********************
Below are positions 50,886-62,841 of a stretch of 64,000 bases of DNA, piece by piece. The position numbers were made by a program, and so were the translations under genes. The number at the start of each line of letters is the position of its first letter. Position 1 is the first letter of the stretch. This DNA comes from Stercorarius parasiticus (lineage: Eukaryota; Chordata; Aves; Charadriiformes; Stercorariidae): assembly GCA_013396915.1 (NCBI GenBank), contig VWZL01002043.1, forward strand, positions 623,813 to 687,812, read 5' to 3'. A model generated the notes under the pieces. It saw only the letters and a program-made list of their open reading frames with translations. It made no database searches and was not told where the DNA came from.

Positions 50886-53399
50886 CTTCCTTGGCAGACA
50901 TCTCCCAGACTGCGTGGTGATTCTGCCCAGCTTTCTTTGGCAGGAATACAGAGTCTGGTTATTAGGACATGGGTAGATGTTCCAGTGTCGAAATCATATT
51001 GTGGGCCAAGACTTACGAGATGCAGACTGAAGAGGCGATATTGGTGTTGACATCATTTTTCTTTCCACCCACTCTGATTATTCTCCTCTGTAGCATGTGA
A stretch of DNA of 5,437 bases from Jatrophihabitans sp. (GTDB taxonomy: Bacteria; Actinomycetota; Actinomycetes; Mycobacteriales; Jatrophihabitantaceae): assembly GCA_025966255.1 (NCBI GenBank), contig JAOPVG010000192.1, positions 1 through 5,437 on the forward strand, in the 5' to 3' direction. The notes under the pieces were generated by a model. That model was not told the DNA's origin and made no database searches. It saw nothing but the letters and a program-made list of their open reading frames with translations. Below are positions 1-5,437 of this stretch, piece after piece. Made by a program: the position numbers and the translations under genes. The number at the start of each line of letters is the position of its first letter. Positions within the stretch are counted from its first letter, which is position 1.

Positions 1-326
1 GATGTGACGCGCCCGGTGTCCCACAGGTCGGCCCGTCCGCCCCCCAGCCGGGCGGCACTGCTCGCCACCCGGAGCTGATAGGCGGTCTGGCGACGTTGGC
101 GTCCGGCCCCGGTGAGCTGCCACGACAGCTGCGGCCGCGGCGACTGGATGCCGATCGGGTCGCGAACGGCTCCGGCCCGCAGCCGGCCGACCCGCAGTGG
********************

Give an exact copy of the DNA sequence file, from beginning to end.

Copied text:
Below are positions 50,886-62,841 of a stretch of 64,000 bases of DNA, piece by piece. The position numbers were made by a program, and so were the translations under genes. The number at the start of each line of letters is the position of its first letter. Position 1 is the first letter of the stretch. This DNA comes from Stercorarius parasiticus (lineage: Eukaryota; Chordata; Aves; Charadriiformes; Stercorariidae): assembly GCA_013396915.1 (NCBI GenBank), contig VWZL01002043.1, forward strand, positions 623,813 to 687,812, read 5' to 3'. A model generated the notes under the pieces. It saw only the letters and a program-made list of their open reading frames with translations. It made no database searches and was not told where the DNA came from.

Positions 50886-53399
50886 CTTCCTTGGCAGACA
50901 TCTCCCAGACTGCGTGGTGATTCTGCCCAGCTTTCTTTGGCAGGAATACAGAGTCTGGTTATTAGGACATGGGTAGATGTTCCAGTGTCGAAATCATATT
51001 GTGGGCCAAGACTTACGAGATGCAGACTGAAGAGGCGATATTGGTGTTGACATCATTTTTCTTTCCACCCACTCTGATTATTCTCCTCTGTAGCATGTGA
A stretch of DNA of 5,437 bases from Jatrophihabitans sp. (GTDB taxonomy: Bacteria; Actinomycetota; Actinomycetes; Mycobacteriales; Jatrophihabitantaceae): assembly GCA_025966255.1 (NCBI GenBank), contig JAOPVG010000192.1, positions 1 through 5,437 on the forward strand, in the 5' to 3' direction. The notes under the pieces were generated by a model. That model was not told the DNA's origin and made no database searches. It saw nothing but the letters and a program-made list of their open reading frames with translations. Below are positions 1-5,437 of this stretch, piece after piece. Made by a program: the position numbers and the translations under genes. The number at the start of each line of letters is the position of its first letter. Positions within the stretch are counted from its first letter, which is position 1.

Positions 1-326
1 GATGTGACGCGCCCGGTGTCCCACAGGTCGGCCCGTCCGCCCCCCAGCCGGGCGGCACTGCTCGCCACCCGGAGCTGATAGGCGGTCTGGCGACGTTGGC
101 GTCCGGCCCCGGTGAGCTGCCACGACAGCTGCGGCCGCGGCGACTGGATGCCGATCGGGTCGCGAACGGCTCCGGCCCGCAGCCGGCCGACCCGCAGTGG